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    ABSTRACT: Several approaches to couple therapy produce large and clinically significant reductions in relationship distress. However, 25 to 30 per cent of couples show no benefit from couple therapy. Adapted forms of couple therapy can effectively treat some psychological disorders and enhance adjustment to physical health problems. The specific mechanisms underlying the effects of couple therapy on relationship distress are unclear. Current attempts to enhance the efficacy of couple therapy have three foci: (1) identifying the common factors that might account for change across approaches, (2) integrating different approaches to address specific needs of particular partners and couples and (3) monitoring the progress of couples during therapy and using that information to modify couple therapy as required. Given the high prevalence of relationship distress and its association with other problems, clinicians should routinely screen for relationship distress in adults. Couple therapy needs to be considered as the focus, or part of the focus, of treatment for a wide range of adult emotional and behavioural problems.
    Journal of Family Therapy 08/2012; 34(3). DOI:10.1111/j.1467-6427.2012.00599.x
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    ABSTRACT: This study evaluated the effectiveness of couple relationship education in assisting couples to sustain relationship functioning and parenting sensitivity, and whether benefits were moderated by risk of maladjustment in the transition to parenthood ("risk"). Two hundred fifty couples expecting their first child were assessed on risk and randomly assigned to either the Couple CARE for Parents (CCP), a couple relationship- and coparenting-focused education program (n = 125), or the Becoming a Parent Program (BAP), a mother-focused parenting program (n = 125). Couples completed assessments of their couple relationship during pregnancy, after intervention at 4 months postpartum, and at 16 and 28 months postpartum. Observed parenting and self-report parenting stress were assessed at 4 months postpartum, and parenting stress was assessed again at 16 and 28 months postpartum. Risk was associated with greater relationship and parenting adjustment problems. Relative to BAP, CCP women decreased their negative communication and showed a trend to report less parenting stress irrespective of risk level. High-risk women receiving CCP reported higher relationship satisfaction, and were less intrusive in their parenting, than high-risk women receiving BAP. There were no effects of CCP on sensitive parenting and parenting intrusiveness for women. High-risk men in CCP showed a trend for higher relationship satisfaction than high-risk BAP men, but there were no effects of CCP for men on any parenting outcomes. CCP is a potentially useful intervention, but benefits are primarily for high-risk women.
    Journal of Consulting and Clinical Psychology 06/2012; 80(4):662-73. DOI:10.1037/a0028781
  • W. Kim Halford, Douglas K. Snyder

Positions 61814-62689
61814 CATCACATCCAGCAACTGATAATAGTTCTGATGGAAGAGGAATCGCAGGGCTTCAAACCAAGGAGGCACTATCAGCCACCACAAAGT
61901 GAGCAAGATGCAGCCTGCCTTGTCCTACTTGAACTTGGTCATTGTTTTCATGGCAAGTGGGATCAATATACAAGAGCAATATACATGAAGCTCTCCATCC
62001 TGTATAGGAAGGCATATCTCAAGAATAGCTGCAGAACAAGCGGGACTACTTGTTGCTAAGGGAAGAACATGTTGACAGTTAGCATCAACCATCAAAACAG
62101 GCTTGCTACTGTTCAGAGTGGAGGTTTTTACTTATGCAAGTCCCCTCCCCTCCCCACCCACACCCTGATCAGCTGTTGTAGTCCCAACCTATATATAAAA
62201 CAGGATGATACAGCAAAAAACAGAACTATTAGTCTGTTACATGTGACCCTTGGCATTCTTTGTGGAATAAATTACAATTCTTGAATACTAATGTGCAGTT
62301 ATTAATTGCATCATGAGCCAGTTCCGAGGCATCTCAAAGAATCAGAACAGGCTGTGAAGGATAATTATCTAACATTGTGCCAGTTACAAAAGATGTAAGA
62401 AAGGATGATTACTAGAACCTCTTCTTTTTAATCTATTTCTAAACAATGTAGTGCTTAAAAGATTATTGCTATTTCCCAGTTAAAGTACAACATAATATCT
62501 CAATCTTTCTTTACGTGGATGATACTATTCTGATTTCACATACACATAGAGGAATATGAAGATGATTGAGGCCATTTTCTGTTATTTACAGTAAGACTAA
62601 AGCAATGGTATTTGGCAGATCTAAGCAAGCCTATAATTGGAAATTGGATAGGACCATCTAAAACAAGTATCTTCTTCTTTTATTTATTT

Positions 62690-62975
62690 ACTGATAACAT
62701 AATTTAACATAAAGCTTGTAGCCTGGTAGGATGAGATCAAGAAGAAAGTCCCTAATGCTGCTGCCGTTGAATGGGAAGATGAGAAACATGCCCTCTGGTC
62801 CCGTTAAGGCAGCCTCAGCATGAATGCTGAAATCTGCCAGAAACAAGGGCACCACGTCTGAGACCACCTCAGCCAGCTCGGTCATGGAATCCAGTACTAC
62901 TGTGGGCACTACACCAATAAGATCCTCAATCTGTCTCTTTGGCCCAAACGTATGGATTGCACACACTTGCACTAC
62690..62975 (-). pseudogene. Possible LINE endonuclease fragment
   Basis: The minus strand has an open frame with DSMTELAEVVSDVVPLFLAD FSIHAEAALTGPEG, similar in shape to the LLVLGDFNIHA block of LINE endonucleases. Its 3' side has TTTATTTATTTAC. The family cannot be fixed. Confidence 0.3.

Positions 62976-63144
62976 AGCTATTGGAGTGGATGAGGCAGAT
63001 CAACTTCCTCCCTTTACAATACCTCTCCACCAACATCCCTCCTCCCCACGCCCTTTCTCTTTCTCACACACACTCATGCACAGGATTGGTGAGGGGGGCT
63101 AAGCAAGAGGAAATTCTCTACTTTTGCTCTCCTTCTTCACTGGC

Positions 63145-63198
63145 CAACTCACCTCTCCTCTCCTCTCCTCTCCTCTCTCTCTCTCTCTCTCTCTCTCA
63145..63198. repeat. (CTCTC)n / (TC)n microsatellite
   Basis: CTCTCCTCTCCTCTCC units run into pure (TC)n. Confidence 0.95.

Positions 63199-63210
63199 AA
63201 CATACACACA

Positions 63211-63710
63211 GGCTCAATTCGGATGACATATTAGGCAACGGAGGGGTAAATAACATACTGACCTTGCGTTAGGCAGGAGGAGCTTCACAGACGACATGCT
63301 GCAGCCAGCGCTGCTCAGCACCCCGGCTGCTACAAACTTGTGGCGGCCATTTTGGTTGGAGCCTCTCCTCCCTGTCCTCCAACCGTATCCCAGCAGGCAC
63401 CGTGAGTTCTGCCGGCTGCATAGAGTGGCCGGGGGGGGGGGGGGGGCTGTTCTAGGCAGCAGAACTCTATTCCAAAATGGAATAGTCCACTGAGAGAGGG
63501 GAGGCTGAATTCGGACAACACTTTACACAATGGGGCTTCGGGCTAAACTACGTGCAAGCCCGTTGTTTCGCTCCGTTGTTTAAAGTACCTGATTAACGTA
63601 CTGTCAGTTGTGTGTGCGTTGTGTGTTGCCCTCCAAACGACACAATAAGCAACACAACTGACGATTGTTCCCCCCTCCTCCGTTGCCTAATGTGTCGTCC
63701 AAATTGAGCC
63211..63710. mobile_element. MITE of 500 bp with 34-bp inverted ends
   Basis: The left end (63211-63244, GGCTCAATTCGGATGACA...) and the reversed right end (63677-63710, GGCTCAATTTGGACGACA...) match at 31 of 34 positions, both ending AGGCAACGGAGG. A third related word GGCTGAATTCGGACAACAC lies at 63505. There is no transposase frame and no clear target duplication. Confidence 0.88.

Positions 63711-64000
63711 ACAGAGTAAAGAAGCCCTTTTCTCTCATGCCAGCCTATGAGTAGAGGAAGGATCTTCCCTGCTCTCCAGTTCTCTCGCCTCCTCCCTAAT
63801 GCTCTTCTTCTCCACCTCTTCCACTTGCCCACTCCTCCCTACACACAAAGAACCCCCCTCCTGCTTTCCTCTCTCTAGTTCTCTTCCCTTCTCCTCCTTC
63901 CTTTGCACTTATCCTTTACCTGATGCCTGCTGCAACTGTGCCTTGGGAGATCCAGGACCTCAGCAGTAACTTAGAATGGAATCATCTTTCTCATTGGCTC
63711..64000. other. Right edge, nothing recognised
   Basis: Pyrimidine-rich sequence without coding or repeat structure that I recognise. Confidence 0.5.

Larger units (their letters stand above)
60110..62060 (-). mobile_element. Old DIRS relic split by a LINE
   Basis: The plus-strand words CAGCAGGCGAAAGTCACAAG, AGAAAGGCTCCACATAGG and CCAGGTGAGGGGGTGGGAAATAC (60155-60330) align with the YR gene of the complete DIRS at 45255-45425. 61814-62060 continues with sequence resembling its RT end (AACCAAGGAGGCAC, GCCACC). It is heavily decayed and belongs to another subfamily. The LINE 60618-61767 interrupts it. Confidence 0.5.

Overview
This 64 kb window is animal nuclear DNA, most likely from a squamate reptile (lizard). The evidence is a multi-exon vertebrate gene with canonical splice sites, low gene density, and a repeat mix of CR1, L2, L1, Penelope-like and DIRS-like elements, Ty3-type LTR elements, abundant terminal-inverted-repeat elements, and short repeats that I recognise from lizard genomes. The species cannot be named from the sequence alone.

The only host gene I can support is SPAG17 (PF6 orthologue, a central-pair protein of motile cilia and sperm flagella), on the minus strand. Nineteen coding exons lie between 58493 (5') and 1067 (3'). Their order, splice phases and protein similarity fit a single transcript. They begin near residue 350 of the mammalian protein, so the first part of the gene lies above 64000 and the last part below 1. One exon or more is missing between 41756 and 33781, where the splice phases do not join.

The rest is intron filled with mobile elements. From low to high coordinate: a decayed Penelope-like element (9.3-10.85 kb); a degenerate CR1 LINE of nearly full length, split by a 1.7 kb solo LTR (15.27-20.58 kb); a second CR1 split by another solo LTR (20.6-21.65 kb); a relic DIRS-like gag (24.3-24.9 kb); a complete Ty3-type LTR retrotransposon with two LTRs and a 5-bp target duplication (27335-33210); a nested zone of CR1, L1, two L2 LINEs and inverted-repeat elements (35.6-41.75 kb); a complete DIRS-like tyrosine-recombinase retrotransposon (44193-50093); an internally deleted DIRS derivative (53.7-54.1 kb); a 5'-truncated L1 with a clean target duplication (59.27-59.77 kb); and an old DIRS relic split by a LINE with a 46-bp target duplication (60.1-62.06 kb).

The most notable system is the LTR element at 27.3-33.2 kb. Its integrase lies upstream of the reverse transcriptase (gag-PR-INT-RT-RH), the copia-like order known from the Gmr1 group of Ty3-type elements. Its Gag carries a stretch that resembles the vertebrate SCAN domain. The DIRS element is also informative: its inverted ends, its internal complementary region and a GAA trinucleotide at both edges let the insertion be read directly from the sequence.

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    ABSTRACT: Across nearly all cultures, sharing a lifelong committed relationship with an intimate partner comprises an almost universal and strongly held ambition. Nevertheless, cross-national data reliably indicate a high prevalence of relationship distress and dissolution, with adverse emotional and physical health consequences for adult partners and their children. This introduction to the special section summarizes findings regarding the effectiveness of couple therapy for treating general relationship distress, couple-based interventions for individual mental or physical health problems, and couple relationship education programs aimed at helping couples sustain a healthy committed relationship. Within each of these approaches, evidence regarding potential mediators of interventions’ effectiveness is reviewed, and critical unanswered questions are highlighted. Discussion concludes with a brief introduction to each of the articles comprising this special section on universal processes in couple therapy and relationship education.
    Behavior therapy 03/2012; 43(1):1–12. DOI:10.1016/j.beth.2011.01.007
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    ABSTRACT: Systematic monitoring of individual therapy progress, coupled with feedback to the therapist, reliably enhances therapy outcome by alerting therapists to individual clients who are off track to benefit by the end of therapy. The current paper reviews the possibility of using similar systematic monitoring and feedback of therapy progress as a means to enhance couple therapy outcome, including what measures of therapy progress are most likely to be useful, how to structure feedback to be most useful to therapists, and the likely mediators of the effects of therapy progress feedback. One implicit assumption of therapy progress feedback is that clients unlikely to benefit from therapy can be detected early enough in the course of therapy for corrective action to be taken. As a test of this assumption, midtherapy progress was examined as a predictor of final couple therapy outcome in a sample of 134 distressed couples. Either a brief 7- or 32-item assessment of couple therapy progress at midtherapy detected a substantial proportion (46%) of couples who failed to benefit by the end of therapy. Given that failure to benefit from couple therapy is somewhat predictable across the course of therapy, future research should test whether systematic monitoring and feedback of progress could enhance therapy outcome.
    Behavior therapy 03/2012; 43(1):49-60. DOI:10.1016/j.beth.2011.03.005
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    ABSTRACT: Stepfamily couples experience specific challenges early in their relationships, (e.g., reaching agreement on the role of the stepparent in parenting). The Oral History Interview for Stepfamilies (OHI-S) was developed to assess spouses' cognitive representations of their adaptation to these challenges. It was hypothesized that their responses would predict future relationship satisfaction and stability. One-hundred and 22 stepfamily couples completed the OHI-S and were assessed on relationship satisfaction and stability at Time 1 and 2.5 years later (Time 2). Time 2 relationship satisfaction and stability were both predicted by the OHI-S at Time 1. Couples' perceptions of the stepfamily and couple relationship predict separation, and suggest there is an opportunity for early intervention to enhance stepfamily couple relationships.
    Journal of Family Psychology 08/2011; 25(4):560-9. DOI:10.1037/a0024538

Publication Stats

2k Citations
180.73 Total Impact Points

Institutions

  • 1988–2015
    • University of Queensland
      • • School of Psychology
      • • Department of Occupational Therapy
      • • Department of Psychiatry
      Brisbane, Queensland, Australia
  • 1995–2010
    • Griffith University
      • School of Applied Psychology
      Southport, Queensland, Australia
  • 2004
    • University of Southern Queensland 
      Toowoomba, Queensland, Australia
  • 1991–1993
    • Royal Brisbane Hospital
      • Department of Psychiatry
      Brisbane, Queensland, Australia